Moreover,repparttar 133609 demand that recursive functions be computable by an UNAIDED human seems to restrict possible equivalents. Inasmuch as computers emulate human computation (Turing did believe so when he helped constructrepparttar 133610 ACE, atrepparttar 133611 timerepparttar 133612 fastest computer inrepparttar 133613 world) they are TMs. Functions whose values are calculated by AIDED humans withrepparttar 133614 contribution of a computer are still recursive. It is when humans are aided by other kinds of instruments that we have a problem. If we use measuring devices to determinerepparttar 133615 values of a function it does not seem to conform torepparttar 133616 definition of a recursive function. So, we can generalize and say that functions whose values are calculated by an AIDED human could be recursive, depending onrepparttar 133617 apparatus used and onrepparttar 133618 lack of ingenuity or insight (the latter being, anyhow, a weak, non-rigorous requirement which cannot be formalized).

Quantum mechanics isrepparttar 133619 branch of physics which describesrepparttar 133620 microcosm. It is governed byrepparttar 133621 Schrodinger Equation (SE). This SE is an amalgamation of smaller equations, each with its own space coordinates as variables, each describing a separate physical system. The SE has numerous possible solutions, each pertaining to a possible state ofrepparttar 133622 atom in question. These solutions are inrepparttar 133623 form of wavefunctions (which depend, again, onrepparttar 133624 coordinates ofrepparttar 133625 systems and on their associated energies). The wavefunction describesrepparttar 133626 probability of a particle (originally,repparttar 133627 electron) to be inside a small volume of space defined byrepparttar 133628 aforementioned coordinates. This probability is proportional torepparttar 133629 square ofrepparttar 133630 wavefunction. This is a way of saying: "we cannot really predict what will exactly happen to every single particle. However, we can foresee (with a great measure of accuracy) what will happen if to a large population of particles (where will they be found, for instance)."

The Fourth Law of Robotics - Part I

Written by Sam Vaknin

The movie "I, Robot" is a muddled affair. It relies on shoddy pseudo-science and a general sense of unease that artificial (non-carbon based) intelligent life forms seem to provoke in us. But it goes no deeper than a comic book treatment ofrepparttar important themes that it broaches. I, Robot is just another - and relatively inferior - entry is a long line of far better movies, such as "Blade Runner" and "Artificial Intelligence".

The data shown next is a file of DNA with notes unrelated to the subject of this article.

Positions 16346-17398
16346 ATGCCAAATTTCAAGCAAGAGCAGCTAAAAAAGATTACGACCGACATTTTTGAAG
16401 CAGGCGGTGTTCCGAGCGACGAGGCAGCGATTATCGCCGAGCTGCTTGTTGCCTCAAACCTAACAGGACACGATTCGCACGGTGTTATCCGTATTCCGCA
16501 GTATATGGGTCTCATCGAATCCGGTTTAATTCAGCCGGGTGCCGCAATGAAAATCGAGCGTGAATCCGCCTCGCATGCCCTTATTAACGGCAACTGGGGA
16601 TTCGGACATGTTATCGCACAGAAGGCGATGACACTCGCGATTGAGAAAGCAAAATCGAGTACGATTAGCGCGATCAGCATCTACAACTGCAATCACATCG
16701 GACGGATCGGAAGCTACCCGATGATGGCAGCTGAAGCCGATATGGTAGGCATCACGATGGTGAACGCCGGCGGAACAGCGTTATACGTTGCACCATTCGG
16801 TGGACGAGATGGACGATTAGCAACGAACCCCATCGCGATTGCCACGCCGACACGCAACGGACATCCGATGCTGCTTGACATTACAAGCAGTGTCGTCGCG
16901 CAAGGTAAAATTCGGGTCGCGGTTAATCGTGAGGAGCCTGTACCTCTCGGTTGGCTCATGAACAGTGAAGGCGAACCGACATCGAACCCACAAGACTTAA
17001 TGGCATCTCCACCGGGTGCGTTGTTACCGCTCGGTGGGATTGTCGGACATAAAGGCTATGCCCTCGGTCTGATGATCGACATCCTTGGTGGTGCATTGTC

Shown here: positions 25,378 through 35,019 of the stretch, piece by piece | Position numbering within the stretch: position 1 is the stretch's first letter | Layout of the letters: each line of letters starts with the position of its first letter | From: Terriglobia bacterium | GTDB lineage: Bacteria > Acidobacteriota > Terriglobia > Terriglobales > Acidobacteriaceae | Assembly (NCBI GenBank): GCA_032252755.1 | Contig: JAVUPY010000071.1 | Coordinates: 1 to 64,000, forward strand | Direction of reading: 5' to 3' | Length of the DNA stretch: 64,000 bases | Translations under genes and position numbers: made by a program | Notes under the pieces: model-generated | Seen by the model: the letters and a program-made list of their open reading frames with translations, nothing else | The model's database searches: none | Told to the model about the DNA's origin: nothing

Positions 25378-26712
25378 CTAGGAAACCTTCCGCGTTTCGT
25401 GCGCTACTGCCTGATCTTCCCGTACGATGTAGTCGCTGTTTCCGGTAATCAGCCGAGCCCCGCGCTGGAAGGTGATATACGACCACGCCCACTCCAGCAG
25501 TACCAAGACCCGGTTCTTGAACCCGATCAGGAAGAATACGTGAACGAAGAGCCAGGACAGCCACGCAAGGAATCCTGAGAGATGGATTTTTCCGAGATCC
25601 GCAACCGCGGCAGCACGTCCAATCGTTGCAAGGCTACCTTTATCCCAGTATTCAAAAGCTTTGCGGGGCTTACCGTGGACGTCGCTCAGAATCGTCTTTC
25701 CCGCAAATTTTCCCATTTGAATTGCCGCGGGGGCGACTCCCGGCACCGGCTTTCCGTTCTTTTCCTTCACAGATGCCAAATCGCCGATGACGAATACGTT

Sigmund Freud said that we have an uncanny reaction torepparttar 133584 inanimate. This is probably because we know that pretensions and layers of philosophizing aside we are nothing but recursive, self aware, introspective, conscious machines. Special machines, no doubt, but machines allrepparttar 133585 same.

Considerrepparttar 133586 James bond movies. They constitute a decades-spanning gallery of human paranoia. Villains change: communists, neo-Nazis, media moguls. But one kind of villain is a fixture in this psychodrama, in this parade of human phobias:repparttar 133587 machine. James Bond always finds himself confronted with hideous, vicious, malicious machines and automata.

It was precisely to counter this wave of unease, even terror, irrational but all-pervasive, that Isaac Asimov,repparttar 133588 late Sci-fi writer (and scientist) inventedrepparttar 133589 Three Laws of Robotics:

A robot may not injure a human being or, through inaction, allow a human being to come to harm. A robot must obeyrepparttar 133590 orders given it by human beings, except where such orders would conflict withrepparttar 133591 First Law. A robot must protect its own existence as long as such protection does not conflict withrepparttar 133592 First or Second Laws. Many have noticedrepparttar 133593 lack of consistency and, therefore,repparttar 133594 inapplicability of these laws when considered together.

First, they are not derived from any coherent worldview or background. To be properly implemented and to avoid their interpretation in a potentially dangerous manner,repparttar 133595 robots in which they are embedded must be equipped with reasonably comprehensive models ofrepparttar 133596 physical universe and of human society.